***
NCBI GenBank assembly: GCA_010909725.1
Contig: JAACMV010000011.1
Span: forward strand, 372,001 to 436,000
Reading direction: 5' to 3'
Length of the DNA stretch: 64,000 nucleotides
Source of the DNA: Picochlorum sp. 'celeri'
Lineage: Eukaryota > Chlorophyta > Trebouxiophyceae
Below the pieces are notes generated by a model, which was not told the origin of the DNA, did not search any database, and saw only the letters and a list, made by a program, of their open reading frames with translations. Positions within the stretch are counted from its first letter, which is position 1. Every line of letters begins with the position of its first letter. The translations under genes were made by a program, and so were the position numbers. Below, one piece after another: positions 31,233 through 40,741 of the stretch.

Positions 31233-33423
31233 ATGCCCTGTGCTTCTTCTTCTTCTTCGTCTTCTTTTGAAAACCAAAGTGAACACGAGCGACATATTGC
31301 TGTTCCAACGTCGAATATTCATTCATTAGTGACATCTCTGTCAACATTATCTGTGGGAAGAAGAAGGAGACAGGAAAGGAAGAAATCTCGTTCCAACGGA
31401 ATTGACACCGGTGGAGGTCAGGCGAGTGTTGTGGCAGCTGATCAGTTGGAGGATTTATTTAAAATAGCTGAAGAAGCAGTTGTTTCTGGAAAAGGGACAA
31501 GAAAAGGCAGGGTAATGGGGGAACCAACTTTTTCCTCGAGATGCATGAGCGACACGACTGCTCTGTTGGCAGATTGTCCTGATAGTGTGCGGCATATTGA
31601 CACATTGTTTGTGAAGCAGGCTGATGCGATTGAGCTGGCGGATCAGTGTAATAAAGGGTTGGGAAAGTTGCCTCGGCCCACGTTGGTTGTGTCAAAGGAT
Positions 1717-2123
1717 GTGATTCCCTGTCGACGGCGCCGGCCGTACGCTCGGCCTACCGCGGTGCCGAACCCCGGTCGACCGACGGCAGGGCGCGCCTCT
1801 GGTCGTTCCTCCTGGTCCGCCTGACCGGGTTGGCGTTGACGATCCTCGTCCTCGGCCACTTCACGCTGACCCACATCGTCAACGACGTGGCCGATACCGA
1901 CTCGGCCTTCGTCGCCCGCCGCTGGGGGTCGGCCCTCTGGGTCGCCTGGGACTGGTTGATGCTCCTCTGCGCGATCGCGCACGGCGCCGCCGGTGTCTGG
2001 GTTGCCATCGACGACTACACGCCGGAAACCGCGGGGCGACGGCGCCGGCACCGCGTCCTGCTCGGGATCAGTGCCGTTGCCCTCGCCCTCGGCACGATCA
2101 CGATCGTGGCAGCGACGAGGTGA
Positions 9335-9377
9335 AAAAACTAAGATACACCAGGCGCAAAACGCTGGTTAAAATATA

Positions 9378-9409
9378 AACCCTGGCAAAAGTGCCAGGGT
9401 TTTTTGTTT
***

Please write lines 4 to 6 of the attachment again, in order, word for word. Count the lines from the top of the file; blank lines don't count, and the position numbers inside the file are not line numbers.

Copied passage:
Reading direction: 5' to 3'
Length of the DNA stretch: 64,000 nucleotides
Source of the DNA: Picochlorum sp. 'celeri'